Bank of America report: Parents are paying for Gen Z to lease in costly cities

Young people often dream of a bustling social life and a career in the city. The only problem? Gen Z can’t actually afford it.

Despite Gen Z being criticized for wasting money they don’t have on designer bags, caviar bumps and luxury getaways, a new Bank of America study has highlighted the biggest financial challenge facing those born between 1997 and 2012 is actually the sky-high cost of living.

In fact, according to the report, more than half the Gen Z respondents said they don’t make enough to live the life they want to. 

But instead of moving to the outskirts—where living costs are significantly cheaper—they’re asking their parents for money towards rent, food and bills.

Almost half of 18-to-27 year olds rely on familial financial support to keep their current lifestyle and 54% pay nothing towards their housing costs thanks to the bank of mom and dad. 

Where Gen Z are cutting costs

Gen Zers who don’t have any help paying their rent are seeing at least of a third of their pay packet go towards housing costs, the study found.

Yet instead of moving back home with their parents or to the outskirts to save money, they’re implementing major lifestyle changes.

While nearly half of the 1,100 American Gen Zers surveyed have cut back on dining out, 24% also do their food shop at more affordable grocery stores and 27% passed on the chance to go out with friends.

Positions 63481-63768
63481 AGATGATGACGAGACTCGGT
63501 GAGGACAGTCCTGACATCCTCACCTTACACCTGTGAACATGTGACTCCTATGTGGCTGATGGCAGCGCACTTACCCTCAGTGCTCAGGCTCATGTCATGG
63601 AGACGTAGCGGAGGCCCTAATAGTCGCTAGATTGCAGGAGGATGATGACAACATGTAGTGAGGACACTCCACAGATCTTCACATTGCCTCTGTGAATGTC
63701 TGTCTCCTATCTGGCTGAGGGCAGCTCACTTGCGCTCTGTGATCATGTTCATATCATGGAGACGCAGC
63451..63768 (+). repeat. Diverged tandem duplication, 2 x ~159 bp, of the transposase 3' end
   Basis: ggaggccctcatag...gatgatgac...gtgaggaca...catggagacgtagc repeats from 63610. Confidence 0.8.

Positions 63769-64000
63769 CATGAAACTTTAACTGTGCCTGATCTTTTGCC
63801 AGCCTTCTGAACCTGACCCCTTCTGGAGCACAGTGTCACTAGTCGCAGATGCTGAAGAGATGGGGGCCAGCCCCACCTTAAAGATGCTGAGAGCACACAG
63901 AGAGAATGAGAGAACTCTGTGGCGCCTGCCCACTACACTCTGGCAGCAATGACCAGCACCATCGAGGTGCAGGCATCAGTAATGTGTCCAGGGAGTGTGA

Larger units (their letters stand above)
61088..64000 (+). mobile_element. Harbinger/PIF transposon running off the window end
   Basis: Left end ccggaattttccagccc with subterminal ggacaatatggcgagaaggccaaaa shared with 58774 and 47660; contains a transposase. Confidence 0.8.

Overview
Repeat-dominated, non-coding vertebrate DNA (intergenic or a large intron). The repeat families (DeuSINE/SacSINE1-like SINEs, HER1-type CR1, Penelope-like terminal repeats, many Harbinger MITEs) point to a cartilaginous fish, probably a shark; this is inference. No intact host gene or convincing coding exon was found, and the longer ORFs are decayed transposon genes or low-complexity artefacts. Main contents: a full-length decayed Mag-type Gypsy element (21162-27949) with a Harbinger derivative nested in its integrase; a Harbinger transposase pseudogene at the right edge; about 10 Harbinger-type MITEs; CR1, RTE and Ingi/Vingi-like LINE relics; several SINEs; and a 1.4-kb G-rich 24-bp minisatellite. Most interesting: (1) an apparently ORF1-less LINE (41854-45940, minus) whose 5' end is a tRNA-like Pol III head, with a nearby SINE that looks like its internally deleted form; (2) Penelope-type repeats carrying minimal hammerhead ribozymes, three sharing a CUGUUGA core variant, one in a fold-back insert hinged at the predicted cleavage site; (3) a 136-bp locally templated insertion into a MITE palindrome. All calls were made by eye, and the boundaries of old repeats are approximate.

Plus, with so many young people today in the same boat, the research highlighted that being upfront about not having the money to go out has become the norm for this generation.

Over a third of Gen Zers are comfortable admitting they cannot afford to attend social events, meanwhile, 63% said they do not feel pressured by their friends to spend beyond their means.

This budget consciousness is laudable, added Holly O’Neill, President of Retail Banking at Bank of America. She said: “Though faced with obstacles driven by the cost of living, younger Americans are showing discipline and foresight in their saving and spending patterns.

“It is critical that we continue to empower Gen Z to work toward achieving financial health and meeting their long-term goals.”

Big cities aren’t everything

Young aspirational workers have traditionally moved to the city to increase their chances of securing a ritzy career. But big cities like New York are no longer concrete jungles where dreams are made. 

In fact, separate studies have shown students looking for a foot in the door of employment would be better off moving their search to Raleigh or Baltimore.

That’s because many major cities have become outrageously expensive and competition for jobs is higher than ever.

Although it’s easy to be tempted by the high salaries on offer in bustling metro areas, those paychecks don’t go far once higher housing costs are factored in.

“And to get that paycheck in the first place, you need to get hired,” the report from ADP Research Institute highlights, adding that young people are far more likely to actually land a job in smaller cities.

For example: Gen Zers could earn over $58,000 if they land a job in San Francisco’s Bay Area versus less than $53,000 in Raleigh—however, they have more than twice the chance of being hired in the first instance in the latter.